specialization complexity of insect societies is lower for a given number of units than the complexity of multicellular organisms. This conclusion seems fairly clear despite the difficulties inherent in defining the number of castes or cell types, for which we have relied on the judgments of others (see Fig. 8.1). Social insects almost never have even as many as five castes, whereas many small multicellular organisms attain 10, or many more, cell types. We suggest that the mobility of the separate parts of a social insect colony reduces the need for specialized types at the level of the colony.
Despite the limitations of the physiological superorganism model, the superorganism view can be useful, not only for understanding divided organisms but also for stimulating new ways to view traditional organisms. Colonies may not have the same kinds of systems as animals and plants for fulfilling colony functions, just as in typical organisms the parts of a colony are subordinate to the whole. As Darwin himself noted, “… if on the whole the power of stinging be useful to the social community, it will fulfill all of the requirements of natural selection, although it may cause the death of some few members” (Darwin, 1872, p. 163). A colony can be viewed as an organism simply because it is highly adapted at the colony level. Of course, this logic does not apply to just any social community, so the social insects force the question of how some entities become organismal while others do not.
Although social insect colonies may not have physiologies that closely match those of multicellular organisms, they do have their own systems for
defense, nutrition, and reproduction. Close study of any social insect species would reveal examples of individual traits that have evolved for colony function, but the honey bee is the best-studied case. For example, honey bees use floral food sources, and they need to track this ever-changing resource. Their famous dance language allows workers to communicate the quality and location of a resource to nestmate workers. But they also have mechanisms to effectively allocate work among multiple food sources, even when each individual has quite limited information. Fidelity to a good food source is not absolute; a fraction of workers always seeks to discover new food sources. Returning foragers adjust the intensity of their waggle dancing (the number of waggle runs) according to the profitability of their trip. Foragers from better sources therefore recruit more followers, so the colony concentrates on the better food source (Seeley, 1997).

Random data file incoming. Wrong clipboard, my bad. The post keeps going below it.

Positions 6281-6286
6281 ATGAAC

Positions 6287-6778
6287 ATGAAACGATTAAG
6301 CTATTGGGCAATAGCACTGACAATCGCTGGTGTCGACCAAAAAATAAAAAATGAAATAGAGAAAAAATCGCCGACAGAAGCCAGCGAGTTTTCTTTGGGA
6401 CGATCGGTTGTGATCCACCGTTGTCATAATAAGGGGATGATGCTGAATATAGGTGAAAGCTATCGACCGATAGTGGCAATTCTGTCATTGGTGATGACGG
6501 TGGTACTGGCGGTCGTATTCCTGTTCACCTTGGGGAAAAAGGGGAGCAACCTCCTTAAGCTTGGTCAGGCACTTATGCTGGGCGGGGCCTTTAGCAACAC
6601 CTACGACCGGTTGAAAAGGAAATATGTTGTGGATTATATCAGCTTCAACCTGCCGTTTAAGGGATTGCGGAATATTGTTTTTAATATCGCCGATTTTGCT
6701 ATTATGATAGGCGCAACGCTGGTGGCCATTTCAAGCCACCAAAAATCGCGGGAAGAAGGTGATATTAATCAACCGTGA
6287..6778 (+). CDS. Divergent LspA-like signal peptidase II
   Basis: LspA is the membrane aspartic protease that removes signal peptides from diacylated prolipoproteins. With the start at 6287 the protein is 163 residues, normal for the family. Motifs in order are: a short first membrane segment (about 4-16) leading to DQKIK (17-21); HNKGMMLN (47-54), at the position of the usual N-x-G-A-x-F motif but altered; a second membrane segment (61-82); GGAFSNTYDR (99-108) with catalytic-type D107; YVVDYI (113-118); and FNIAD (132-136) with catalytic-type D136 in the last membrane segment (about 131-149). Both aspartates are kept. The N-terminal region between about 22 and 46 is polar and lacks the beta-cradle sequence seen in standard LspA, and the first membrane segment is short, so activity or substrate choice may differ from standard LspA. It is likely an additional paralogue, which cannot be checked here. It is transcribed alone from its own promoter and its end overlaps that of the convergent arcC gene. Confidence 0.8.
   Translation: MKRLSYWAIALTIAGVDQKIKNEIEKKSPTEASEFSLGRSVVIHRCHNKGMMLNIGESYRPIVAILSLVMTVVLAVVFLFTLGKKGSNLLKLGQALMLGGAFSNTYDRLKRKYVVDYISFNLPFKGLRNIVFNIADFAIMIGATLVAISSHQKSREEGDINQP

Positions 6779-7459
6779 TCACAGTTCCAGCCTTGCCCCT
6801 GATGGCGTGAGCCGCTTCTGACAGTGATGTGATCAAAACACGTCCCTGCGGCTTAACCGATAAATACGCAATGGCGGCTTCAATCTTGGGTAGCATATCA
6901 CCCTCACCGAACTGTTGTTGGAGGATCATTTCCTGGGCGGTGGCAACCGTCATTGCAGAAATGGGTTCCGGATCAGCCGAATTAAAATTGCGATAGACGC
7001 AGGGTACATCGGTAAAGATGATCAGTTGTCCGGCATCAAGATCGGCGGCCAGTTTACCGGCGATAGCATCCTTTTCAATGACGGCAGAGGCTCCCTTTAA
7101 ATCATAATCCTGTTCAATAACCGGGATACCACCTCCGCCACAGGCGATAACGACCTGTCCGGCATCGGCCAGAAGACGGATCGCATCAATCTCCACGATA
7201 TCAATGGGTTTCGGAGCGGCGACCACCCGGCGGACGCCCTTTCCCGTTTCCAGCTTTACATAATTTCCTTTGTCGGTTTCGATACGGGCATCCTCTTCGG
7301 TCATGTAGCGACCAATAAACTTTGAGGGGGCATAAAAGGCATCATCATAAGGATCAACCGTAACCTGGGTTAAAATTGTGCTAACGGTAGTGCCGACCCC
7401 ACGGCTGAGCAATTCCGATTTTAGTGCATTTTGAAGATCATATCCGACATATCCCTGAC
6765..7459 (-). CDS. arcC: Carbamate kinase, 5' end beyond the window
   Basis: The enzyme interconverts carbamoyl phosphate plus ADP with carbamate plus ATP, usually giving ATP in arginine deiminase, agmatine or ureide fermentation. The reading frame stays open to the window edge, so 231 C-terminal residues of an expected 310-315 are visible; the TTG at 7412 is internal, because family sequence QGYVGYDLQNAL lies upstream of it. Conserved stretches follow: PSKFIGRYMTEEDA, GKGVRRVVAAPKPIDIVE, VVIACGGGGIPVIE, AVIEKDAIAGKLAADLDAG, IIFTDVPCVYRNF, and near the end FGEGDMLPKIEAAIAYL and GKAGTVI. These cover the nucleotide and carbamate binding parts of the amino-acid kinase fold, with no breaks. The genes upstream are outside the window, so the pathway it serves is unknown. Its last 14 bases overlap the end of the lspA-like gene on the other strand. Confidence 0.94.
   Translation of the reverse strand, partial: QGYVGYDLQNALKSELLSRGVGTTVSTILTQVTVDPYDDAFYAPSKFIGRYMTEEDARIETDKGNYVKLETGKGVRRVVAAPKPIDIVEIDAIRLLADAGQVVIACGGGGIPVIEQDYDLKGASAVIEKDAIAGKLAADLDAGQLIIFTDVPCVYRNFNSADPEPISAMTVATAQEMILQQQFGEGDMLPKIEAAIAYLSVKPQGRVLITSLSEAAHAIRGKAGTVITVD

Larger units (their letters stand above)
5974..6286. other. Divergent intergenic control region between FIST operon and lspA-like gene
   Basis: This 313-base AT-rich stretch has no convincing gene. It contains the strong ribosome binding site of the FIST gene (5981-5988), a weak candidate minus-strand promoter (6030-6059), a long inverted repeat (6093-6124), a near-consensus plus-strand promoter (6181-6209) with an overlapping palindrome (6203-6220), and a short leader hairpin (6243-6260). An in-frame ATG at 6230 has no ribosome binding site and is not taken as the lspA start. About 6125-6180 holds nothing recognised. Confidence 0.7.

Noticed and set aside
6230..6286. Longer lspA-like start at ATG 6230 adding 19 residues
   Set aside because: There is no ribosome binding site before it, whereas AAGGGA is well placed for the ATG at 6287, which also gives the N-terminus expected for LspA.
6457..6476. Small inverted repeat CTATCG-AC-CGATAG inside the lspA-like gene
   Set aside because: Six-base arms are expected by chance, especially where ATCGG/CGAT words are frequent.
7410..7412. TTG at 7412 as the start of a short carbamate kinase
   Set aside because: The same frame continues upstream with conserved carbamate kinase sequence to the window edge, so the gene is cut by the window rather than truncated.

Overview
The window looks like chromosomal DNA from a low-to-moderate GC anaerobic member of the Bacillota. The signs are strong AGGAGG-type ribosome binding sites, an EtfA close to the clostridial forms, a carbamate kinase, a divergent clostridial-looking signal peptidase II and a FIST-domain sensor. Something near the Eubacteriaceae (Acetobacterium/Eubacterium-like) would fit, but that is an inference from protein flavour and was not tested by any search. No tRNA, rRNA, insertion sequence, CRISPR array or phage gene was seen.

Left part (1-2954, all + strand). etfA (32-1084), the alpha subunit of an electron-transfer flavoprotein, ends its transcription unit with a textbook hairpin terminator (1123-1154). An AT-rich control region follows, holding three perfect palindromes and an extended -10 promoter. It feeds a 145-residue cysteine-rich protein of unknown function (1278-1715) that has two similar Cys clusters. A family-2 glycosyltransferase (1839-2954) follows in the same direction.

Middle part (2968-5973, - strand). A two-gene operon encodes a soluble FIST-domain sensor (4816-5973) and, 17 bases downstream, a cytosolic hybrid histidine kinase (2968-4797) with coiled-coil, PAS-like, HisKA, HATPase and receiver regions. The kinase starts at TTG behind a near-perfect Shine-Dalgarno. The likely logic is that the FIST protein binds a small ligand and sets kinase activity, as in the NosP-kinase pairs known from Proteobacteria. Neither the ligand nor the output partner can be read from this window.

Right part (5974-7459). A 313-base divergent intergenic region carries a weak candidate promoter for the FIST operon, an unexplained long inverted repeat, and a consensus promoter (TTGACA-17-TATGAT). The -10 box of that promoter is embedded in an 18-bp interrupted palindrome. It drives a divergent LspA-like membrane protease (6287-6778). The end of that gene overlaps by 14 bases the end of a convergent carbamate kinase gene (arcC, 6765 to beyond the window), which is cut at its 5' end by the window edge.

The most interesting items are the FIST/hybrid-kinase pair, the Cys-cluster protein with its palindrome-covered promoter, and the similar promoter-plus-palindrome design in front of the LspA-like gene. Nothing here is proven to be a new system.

Foragers can also tune the intensity of their recruitment dances according to how much the colony needs food, but this requires coordination with the workers that specialize in nectar processing. If a colony needs more nectar, the nectar-processing bees that have this information crowd closer to the hive entrance. This means that a returning forager unloads her nectar quickly, which cues her to intensify her dancing to recruit more foragers (Seeley, 1997) and allay the shortage of nectar. On the other hand, there may sometimes be more nectar coming into the colony than the nectar processors can handle, resulting in inefficiently long unloading times. In this event, foragers perform the tremble dance, which is different from the waggle dance in that it stimulates other workers to become nectar processors (Seeley, 1997).
Such integrated behaviors of many workers in a honey bee colony allow the colony to find and exploit food efficiently, to alter group foraging based on individual information, and to adjust the number of foragers and nectar processors to meet changing needs. No individual is doing anything that by itself would be very useful; instead, each is performing a role in a process that only makes sense in terms of increasing colony function. Such a smooth coordination among workers in finding, harvesting, and processing food makes the argument for the colony as an organism compelling. Similar kinds of coordination are found wherever they are looked for in social insects, for example, in nest construction in Polybia wasps (Jeanne, 1986), in nest-finding in honey bees (Seeley and Visscher, 2004) and Leptothorax ants (Mallon et al., 2001), and in the establishment of foraging trails by army ants (Franks et al., 1991).
THE SUCCESS OF SOCIAL INSECTS
If colonies have found ways to be more efficient than separate individuals, one might expect social insects to be particularly successful. In
fact, they are fantastically successful, particularly the ants and termites, but also the bees and wasps (Wilson, 1987). Success can be measured as current ecological success, e.g., geographic diversity, species richness, and biomass. Ants are very speciose and are native to all terrestrial habitats except Antarctica, Iceland, Greenland, and a few remote islands (Wilson, 1987). At one thoroughly studied location in the Amazonian forest, social wasps, ants, bees, and termites make up four-fifths of all insect biomass and over a fifth of all animal biomass (Fittkau and Klinge, 1973).